… push me to the edge.” A young dark-skinned girl in my 8 a.m. history class sang as she entered the room. The year was 2017, and I, to employ the youth’s parlance, was “shook.” I stopped her and immediately questioned, “Are you alright?” She laughed and began singing, “I’m alright, I’m quite alright, And my money’s right…” My look of bewilderment amused her, as she sashayed to her seat imploring me to “chill out” because “it’s just a song.”
I was a twenty-three-year-old Teach For America corps member in charge of students less than a decade younger than me, yet I still quickly descended into the archetype of the out-of-touch old person. Equipped with my millennial bonafide, I went home and googled the lyrics. The search led me to Lil Uzi Vert’s “XO TOUR Llif3.”
The lyrics to “XO TOUR Llif3” are dark. They contain references to suicidal ideation, benzodiazepine dependence, and most iconically the lines, “Baby, I am not afraid to die.” If one were to utilize a dialogic approach to Hip Hop texts, one might interpret Uzi’s lyrics as a direct response to GrandMaster Flash’s “The Message.” In “The Message,” we are introduced to a young motley crew of Black and Afro-Latinx young men living through the process of urban decay. The camera catches images of dilapidated buildings and broken glass. Grandmaster Flash begins with a warning, “Don’t push me, ‘cause I’m close to the edge…”
Juxtaposing the two videos, similar themes of Black male bravado, and youthful rebellion quickly stand out; However, upon analyzing the lyrics a more urgent theme emerges which are the individual responses to systemic failures. In “The Message” we’re introduced to a post-white-flight New York City where landlords in the Bronx are burning neighborhoods down for profit. In “XO TOUR Llif3” we’re dropped in a post-industrialization nameless city where Black bodies are both celebrated and cavalierly left for dead. The vanguard of the ‘70s boldly declared “don’t push me”. The vanguard of the new millennia has moved past that warning and resigned themselves to life on the precipice of disaster.
This makes me think of the recent viral video of a University of Miami freshman hosting a dorm party during orientation and the recent rise in positive COVID-19 cases. The immediate reaction from outsiders was predictable- stupid kids. The lack of nuance wasn’t surprising, but for me, it raised questions about what motivates a young person to risk their life. My inquiry led me to Fredrick Nietzsche, the world-famous nihilist.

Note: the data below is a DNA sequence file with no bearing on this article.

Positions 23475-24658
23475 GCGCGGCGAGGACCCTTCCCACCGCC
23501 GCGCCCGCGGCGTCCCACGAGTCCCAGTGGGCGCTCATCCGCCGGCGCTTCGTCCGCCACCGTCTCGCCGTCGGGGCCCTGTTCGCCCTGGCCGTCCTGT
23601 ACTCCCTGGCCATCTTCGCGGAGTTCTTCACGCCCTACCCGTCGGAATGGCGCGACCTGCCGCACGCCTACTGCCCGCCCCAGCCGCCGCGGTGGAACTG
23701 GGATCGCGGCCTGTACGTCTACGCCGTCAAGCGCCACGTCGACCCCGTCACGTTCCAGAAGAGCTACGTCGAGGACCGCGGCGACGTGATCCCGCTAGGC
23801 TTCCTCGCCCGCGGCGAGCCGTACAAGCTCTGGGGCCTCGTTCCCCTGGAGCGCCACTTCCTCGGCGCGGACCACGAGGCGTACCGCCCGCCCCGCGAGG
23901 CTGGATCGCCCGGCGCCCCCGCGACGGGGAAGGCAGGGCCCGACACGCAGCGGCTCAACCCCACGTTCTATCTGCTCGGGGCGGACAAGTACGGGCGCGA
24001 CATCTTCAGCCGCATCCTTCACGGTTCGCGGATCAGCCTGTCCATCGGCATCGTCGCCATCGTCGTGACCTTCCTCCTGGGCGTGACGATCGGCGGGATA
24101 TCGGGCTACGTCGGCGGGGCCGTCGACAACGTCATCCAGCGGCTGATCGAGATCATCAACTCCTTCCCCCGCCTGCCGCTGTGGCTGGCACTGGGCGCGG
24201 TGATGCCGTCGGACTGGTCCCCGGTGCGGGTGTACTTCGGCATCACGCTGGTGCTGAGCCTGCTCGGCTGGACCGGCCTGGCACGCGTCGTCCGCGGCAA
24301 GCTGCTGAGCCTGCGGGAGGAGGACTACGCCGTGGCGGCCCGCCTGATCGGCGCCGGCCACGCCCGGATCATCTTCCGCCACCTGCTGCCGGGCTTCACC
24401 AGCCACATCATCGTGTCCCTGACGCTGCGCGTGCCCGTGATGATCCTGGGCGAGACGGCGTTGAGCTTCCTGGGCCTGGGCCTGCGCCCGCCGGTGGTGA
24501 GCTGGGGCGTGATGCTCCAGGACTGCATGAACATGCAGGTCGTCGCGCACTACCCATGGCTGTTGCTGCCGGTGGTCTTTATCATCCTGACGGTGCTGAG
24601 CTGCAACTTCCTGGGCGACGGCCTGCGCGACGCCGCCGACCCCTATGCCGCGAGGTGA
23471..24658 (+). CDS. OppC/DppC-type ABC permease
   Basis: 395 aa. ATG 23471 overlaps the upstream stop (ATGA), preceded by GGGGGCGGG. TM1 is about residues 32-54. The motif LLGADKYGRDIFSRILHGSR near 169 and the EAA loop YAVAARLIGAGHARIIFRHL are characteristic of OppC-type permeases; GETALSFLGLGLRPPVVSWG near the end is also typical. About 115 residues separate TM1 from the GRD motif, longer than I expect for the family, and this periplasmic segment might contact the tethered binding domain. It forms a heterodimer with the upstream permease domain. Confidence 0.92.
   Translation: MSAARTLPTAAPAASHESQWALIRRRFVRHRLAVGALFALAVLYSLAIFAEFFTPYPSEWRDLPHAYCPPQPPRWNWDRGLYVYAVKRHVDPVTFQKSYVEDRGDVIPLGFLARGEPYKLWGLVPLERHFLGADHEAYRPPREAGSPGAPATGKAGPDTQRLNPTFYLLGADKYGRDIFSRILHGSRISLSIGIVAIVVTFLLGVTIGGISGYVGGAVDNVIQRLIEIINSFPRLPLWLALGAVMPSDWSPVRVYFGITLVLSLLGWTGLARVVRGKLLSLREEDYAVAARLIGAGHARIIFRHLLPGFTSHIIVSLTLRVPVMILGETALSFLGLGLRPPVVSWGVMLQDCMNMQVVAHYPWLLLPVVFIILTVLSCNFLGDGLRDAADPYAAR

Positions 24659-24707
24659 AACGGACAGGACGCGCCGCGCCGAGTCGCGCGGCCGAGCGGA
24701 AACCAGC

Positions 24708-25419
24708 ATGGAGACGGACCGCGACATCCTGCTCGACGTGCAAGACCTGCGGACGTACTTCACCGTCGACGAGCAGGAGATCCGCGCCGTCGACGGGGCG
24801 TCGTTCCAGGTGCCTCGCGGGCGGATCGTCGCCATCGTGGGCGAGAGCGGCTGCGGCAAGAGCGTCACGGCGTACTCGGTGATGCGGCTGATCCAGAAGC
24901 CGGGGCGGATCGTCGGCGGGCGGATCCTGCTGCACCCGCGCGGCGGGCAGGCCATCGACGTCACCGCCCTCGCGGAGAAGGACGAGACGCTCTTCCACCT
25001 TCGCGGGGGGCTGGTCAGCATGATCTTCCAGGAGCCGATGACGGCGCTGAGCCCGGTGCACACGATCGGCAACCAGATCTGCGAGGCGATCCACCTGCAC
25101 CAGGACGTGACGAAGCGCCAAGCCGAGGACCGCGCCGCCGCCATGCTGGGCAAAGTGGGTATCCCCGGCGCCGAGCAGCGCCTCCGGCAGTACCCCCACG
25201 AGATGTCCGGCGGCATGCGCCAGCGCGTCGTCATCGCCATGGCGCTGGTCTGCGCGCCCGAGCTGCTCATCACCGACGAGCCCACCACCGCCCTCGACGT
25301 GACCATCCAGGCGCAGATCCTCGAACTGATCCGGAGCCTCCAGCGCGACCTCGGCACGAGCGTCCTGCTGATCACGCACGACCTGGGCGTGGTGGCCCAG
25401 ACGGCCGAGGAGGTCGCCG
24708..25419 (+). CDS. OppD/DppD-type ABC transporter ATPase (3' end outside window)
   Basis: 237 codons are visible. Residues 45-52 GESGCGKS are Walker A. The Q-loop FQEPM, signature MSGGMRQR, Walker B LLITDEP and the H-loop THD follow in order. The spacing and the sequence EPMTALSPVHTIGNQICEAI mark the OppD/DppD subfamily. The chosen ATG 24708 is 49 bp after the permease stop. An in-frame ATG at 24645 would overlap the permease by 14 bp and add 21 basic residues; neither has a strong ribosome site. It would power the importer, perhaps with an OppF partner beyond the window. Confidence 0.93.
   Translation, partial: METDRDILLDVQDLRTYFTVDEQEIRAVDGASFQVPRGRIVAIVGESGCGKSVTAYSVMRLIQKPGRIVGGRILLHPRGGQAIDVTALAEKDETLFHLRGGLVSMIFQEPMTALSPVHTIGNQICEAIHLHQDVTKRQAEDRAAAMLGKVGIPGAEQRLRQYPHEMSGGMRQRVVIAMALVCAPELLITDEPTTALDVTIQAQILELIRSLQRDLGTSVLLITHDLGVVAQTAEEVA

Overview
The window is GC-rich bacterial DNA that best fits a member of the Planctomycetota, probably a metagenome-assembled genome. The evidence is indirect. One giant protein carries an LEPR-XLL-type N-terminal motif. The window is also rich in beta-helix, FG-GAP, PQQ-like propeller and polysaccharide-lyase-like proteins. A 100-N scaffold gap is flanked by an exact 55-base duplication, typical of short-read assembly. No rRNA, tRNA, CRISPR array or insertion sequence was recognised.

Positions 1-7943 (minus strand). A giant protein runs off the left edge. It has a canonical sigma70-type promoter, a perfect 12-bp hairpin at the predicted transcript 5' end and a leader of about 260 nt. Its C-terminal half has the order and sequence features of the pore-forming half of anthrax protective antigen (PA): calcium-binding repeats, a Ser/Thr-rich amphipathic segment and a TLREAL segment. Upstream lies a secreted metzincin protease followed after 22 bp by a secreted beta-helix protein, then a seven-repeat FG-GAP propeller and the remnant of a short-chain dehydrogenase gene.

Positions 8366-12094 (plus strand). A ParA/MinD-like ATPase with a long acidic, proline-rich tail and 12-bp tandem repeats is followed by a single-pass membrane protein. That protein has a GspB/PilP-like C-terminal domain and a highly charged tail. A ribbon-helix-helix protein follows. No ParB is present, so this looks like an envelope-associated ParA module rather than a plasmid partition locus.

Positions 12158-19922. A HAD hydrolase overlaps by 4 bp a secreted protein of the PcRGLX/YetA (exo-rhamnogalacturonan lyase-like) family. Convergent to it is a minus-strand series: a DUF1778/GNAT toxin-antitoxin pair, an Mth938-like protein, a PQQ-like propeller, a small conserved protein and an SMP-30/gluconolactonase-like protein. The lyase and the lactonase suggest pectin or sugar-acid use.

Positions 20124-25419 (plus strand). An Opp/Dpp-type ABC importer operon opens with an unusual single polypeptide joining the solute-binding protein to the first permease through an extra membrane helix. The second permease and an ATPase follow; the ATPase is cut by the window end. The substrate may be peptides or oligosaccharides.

My Gen-Z students taught me that nihilism looked like joking about school shootings as a coping mechanism and accepting the mass migration of climate refugees as inevitable. I’ll never forget my first lesson. I was even younger at the time, only twenty-one and two months removed from an apartment in the University Village. I demanded that a fifteen-year-old summer school student read the text of a PowerPoint I created. He declined. Once again, I was “shook.” No one taught me what to do when a student refuses your direction.
After class, I pulled him to the side and inquired about his choice. I asked him why he responded that way. He shrugged, and said, “I don’t like reading out loud, and I don’t know you like that.” I nodded and agreed that I could’ve gone about my request differently. But I wasn’t satisfied so I pressed the issue. I followed up, “Yeah, but reading in class is like a pretty standard expectation though…” He interjected, “Every man in my family either dead or in jail by the time they 21. What’s the point of school then?”
I didn’t have an answer then, and I still struggle with one now. Yet, many other young people have presented me with a similar message. Generation Z is the group of humans born after 1996, who came of age in a world where the planet is quite literally on fire, who have never experienced more than ten years of sustained economic growth or the bounty of American exceptionalism. According to the Pew Research Center, they are also the most diverse generation in American history, the most socially progressive, the most understanding of the spectrum of gender identity, and the most likely to be or know “someone in their household [that] lost a job or taken a cut in pay because of [Covid-19.]”
In short, the kids are not alright. The current freshmen have been in quarantine for months while the federal government failed to adequately test, or even develop a plan. They missed their prom, senior spring, and high school graduation, while the responsible adults spread misinformation about the virus. And there is no end in sight. All that exists is the edge of the American experiment and life as we previously knew it. For people who’ve lived longer and through other crises, perhaps this feeling is familiar. But for children who have only known global-scale disasters, well I simply cannot imagine what they’re thinking.
In 2017, Lil Uzi Vert came to Miami and went viral. He climbed up a twenty-foot platform, walked to the edge and leaped into the void. The crowd caught him. I wonder, will we catch our kids?
Mischaël Cetoute is a first-year law student and a 2015 graduate of UM.
Design by Julia Sanbe, art director.